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2015 MLB Draft results: Red Sox picks, rounds 21 to 30

The Red Sox made selections 21 through 30 on Wednesday, and we've gathered them all up for you.

Kyri Washignton worked out for the Red Sox at Fenway Park this spring.
Kyri Washignton worked out for the Red Sox at Fenway Park this spring.

The Red Sox made nine picks over the course of the first two days of the 2015 MLB Draft, but now on day three, things are going to add up fast. Boston will make 30 picks on Wednesday, so we'll take them 10 at a time, and pick out the most intriguing of them to discuss at further length.

We'll cover these in three posts over the course of the day, so you won't have to wait until the whole draft is over to see who is who and where.

Round 21: Daniel Zandona, 621st overall

He's a senior out of Cal Poly San Luis Obispo, and the thing that jumps off the page for this right-hander is his strikeout rate. Zandona whiffed over 14 batters per nine as a senior after striking out a combined rate of 7.4 per nine in his previous three seasons. He's a reliever already, and will probably stay in that role.

Round 22: Max Watt, 651st overall

Max Watt sounds more like a corny superhero with control over the flow of electricity than a baseball player, and since he's 6-foot-8 and 250 pounds, maybe dude is a superhero with control over the flow of electricity.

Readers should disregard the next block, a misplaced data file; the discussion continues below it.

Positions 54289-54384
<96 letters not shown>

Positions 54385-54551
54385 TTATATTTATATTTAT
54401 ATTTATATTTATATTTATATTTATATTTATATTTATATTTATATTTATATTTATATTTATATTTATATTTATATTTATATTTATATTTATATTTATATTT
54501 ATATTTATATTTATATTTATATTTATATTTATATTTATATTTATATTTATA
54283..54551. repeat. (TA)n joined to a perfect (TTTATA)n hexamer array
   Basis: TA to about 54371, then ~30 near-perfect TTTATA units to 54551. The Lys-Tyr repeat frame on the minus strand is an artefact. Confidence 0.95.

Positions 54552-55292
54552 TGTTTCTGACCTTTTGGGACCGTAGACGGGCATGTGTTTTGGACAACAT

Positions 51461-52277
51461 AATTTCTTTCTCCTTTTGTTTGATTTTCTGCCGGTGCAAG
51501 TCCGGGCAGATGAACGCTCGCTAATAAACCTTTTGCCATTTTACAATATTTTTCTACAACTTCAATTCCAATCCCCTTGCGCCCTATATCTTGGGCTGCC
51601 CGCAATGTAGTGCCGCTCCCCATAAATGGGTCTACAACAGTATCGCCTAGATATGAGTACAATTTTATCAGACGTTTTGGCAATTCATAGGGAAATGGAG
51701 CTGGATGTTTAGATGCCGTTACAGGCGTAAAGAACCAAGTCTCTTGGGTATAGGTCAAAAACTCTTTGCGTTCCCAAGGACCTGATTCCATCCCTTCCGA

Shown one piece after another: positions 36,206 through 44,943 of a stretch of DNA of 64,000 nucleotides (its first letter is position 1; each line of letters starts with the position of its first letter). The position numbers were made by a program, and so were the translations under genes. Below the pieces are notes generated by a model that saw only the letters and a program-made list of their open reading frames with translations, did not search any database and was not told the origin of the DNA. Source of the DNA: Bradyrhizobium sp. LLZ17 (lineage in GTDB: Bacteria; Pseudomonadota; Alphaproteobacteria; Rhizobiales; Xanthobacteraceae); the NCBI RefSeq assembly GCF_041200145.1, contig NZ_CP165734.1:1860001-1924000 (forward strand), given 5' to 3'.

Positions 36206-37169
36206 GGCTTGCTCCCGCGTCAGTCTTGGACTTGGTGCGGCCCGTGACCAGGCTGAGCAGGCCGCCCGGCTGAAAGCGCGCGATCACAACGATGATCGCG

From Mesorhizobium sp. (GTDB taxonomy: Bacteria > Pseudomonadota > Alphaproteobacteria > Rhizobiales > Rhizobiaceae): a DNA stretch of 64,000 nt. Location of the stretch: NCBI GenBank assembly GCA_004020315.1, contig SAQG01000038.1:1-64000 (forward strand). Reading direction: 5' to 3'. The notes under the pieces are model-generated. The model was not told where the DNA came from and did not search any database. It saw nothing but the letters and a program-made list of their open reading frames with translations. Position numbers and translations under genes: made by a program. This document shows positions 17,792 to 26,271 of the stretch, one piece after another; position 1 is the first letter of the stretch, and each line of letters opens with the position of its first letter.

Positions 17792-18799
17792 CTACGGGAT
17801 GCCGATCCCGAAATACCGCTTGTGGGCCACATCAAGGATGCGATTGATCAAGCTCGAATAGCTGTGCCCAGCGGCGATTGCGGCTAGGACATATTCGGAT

You might remember Watt from such events as the 2013 MLB Draft, in which Boston selected the right-hander out of high school in the 37th round. He struck out 85 batters in 69 innings this spring for Lynn University, and he won't turn 21 for a few more months yet, but it's pretty clear the Sox want him in their organization.

Round 23: Kyri Washington, 681st overall

The first sentence in Baseball America's scouting report for Washington states that "his floor is low." It also says his tools are "loud", so he's ranked 149 on their top-500 for a reason -- just not any higher because of those concerns the tools won't translate into anything resembling in-game ability. He's got a whole lot of swing-and-miss in his game, and not just because his swing needs work: his strike zone awareness is also in need.

This might all sound like a problem, but there is a reason the Red Sox drafted him in round 23 instead of much earlier on. If he works out, great! If he doesn't, hey, it was a round-23 pick. Of course, they have to sign him first, so we'll see if he falls within Boston's draft budget or if getting picked this late just doesn't work for him.

Round 24: Bradley Stone, 711th overall

A southpaw out of North Carolina State University, Stone's numbers were a mess this year, with more walks than strikeouts. He also only threw 15-1/3 innings, though, and was much better as a junior, with 34 strikeouts against 23 walks, but better isn't the same as good. There's likely something on the scouting side the Sox see in him, of course. Or hope to see in him going forward.